"An analogy can be drawn to a compact-disc recording of an orchestral rendition. The music is produced by the artistry of musicians and in itself is not a `good', but when transferred to a laser-readable disc it becomes a readily merchantable commodity. Similarly, when a professor delivers a lecture, it is not a good, but, when transcribed as a book, it becomes a good."
There is no difference between branded and unbranded software, remarked the court. "In both cases the software can be transmitted, transferred, delivered, stored, possessed and so on. Thus even unbranded software, when it is marketed/sold, may be goods."
However, in the case of unbranded software there were other questions such as "situs of contract of sale and/or whether the contract is a service contract."
Electricity and mushrooms
In 1969, the apex court had ruled in the Madhya Pradesh Electricity Board case that electric energy is `goods' because there can be sale and purchase of the same like any other movable object. When the Revenue's counsel cited this precedent, Sorabjee countered, saying that software was intellectual incorporeal property whereas electricity was not.
However, the court pointed out: "In India the test, to determine whether a property is `goods', for purposes of sales tax, is not whether the property is tangible or intangible or incorporeal. The test is whether the concerned item is capable of abstraction, consumption and use and whether it can be transmitted, transferred, delivered, stored, possessed, etc. Admittedly, in the case of software, both canned and uncanned, all of these are possible."
Another interesting case that was lined up for support by the taxman was on whether lottery tickets are goods. Yet another was about how "technical material supplied in the form of drawings, manuals and computer disc" were goods.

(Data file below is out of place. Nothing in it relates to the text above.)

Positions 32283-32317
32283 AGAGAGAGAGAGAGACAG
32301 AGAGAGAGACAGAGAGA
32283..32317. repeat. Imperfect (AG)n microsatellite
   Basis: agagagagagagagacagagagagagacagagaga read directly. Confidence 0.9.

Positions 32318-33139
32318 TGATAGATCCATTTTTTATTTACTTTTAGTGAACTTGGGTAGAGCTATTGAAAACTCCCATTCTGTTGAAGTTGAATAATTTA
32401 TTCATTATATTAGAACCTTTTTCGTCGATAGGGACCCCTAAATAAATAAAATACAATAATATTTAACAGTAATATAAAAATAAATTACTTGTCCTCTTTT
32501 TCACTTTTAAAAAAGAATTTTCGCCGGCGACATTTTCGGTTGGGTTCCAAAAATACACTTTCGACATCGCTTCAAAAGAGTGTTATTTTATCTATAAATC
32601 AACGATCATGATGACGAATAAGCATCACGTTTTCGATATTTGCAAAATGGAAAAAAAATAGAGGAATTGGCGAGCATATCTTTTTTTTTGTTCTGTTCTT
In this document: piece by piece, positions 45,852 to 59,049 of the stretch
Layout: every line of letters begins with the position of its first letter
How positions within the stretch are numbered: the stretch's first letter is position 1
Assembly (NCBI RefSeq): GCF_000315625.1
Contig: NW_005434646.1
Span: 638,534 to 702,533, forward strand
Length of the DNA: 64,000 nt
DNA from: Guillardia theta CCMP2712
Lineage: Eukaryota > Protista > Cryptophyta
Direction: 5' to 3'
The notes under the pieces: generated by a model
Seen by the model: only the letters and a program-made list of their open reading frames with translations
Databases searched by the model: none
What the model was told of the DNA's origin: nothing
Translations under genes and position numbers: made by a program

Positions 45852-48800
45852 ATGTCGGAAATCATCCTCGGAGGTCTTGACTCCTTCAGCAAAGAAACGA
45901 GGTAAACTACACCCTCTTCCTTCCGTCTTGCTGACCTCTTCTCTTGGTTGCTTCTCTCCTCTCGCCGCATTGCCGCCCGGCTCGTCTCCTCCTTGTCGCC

TCS had taken shelter behind Winter vs Putnam on mushrooms, but that was of no help as the court said:
"It was the quality of information regarding mushrooms which was not regarded as a product even though the encyclopaedia containing the information was regarded as goods."
On the fallacy that only the media were goods, the court had this to say: "There is no scope for splitting the engineering drawing or the encyclopaedia into intellectual input on the one hand and the paper on which it is scribed on the other."
Here is an example: "Valuable paintings are worth millions. A painting or a portrait may be specially commissioned or an article may be tailor-made. This aspect is irrelevant since what is taxed is the final product as defined and it will be an absurdity to contend that the value for the purposes of duty ought to be the cost of the canvas and the oil paint even though the composite product, i.e., the painting, is worth millions."
Justice S. N. Variava said that there was no difference between a sale of a software program on a CD/floppy disc and that of music or film on a cassette/CD.
"In all such cases, the intellectual property has been incorporated on a media for purposes of transfer. Sale is not just of the media, which by itself has very little value. The software and the media cannot be split up."
Does it still seem uncanny that you can tax canned software?
`To buy peace from the taxman, I went to a godman.'
`And the first thing he asked me was how to save tax!'